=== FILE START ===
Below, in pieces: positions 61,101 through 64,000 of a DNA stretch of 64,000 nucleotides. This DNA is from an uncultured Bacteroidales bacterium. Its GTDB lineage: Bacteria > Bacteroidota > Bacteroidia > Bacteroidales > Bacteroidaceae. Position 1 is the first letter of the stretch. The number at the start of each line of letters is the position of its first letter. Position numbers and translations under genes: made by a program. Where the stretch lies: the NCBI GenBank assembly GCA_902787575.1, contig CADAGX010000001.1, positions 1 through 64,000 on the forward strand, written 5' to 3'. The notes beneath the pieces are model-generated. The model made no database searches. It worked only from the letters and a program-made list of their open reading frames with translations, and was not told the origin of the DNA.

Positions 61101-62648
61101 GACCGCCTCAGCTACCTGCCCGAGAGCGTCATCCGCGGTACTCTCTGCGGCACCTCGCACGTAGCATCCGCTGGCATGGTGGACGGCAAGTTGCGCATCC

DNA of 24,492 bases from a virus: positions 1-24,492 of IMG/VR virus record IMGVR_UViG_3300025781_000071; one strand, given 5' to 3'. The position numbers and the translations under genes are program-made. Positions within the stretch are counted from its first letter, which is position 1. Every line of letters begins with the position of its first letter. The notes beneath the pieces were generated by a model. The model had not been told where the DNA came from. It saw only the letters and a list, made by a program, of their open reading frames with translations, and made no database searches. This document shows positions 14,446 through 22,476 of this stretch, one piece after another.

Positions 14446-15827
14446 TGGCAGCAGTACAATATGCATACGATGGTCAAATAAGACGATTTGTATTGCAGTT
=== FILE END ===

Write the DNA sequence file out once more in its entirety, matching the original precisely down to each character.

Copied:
Below, in pieces: positions 61,101 through 64,000 of a DNA stretch of 64,000 nucleotides. This DNA is from an uncultured Bacteroidales bacterium. Its GTDB lineage: Bacteria > Bacteroidota > Bacteroidia > Bacteroidales > Bacteroidaceae. Position 1 is the first letter of the stretch. The number at the start of each line of letters is the position of its first letter. Position numbers and translations under genes: made by a program. Where the stretch lies: the NCBI GenBank assembly GCA_902787575.1, contig CADAGX010000001.1, positions 1 through 64,000 on the forward strand, written 5' to 3'. The notes beneath the pieces are model-generated. The model made no database searches. It worked only from the letters and a program-made list of their open reading frames with translations, and was not told the origin of the DNA.

Positions 61101-62648
61101 GACCGCCTCAGCTACCTGCCCGAGAGCGTCATCCGCGGTACTCTCTGCGGCACCTCGCACGTAGCATCCGCTGGCATGGTGGACGGCAAGTTGCGCATCC

DNA of 24,492 bases from a virus: positions 1-24,492 of IMG/VR virus record IMGVR_UViG_3300025781_000071; one strand, given 5' to 3'. The position numbers and the translations under genes are program-made. Positions within the stretch are counted from its first letter, which is position 1. Every line of letters begins with the position of its first letter. The notes beneath the pieces were generated by a model. The model had not been told where the DNA came from. It saw only the letters and a list, made by a program, of their open reading frames with translations, and made no database searches. This document shows positions 14,446 through 22,476 of this stretch, one piece after another.

Positions 14446-15827
14446 TGGCAGCAGTACAATATGCATACGATGGTCAAATAAGACGATTTGTATTGCAGTT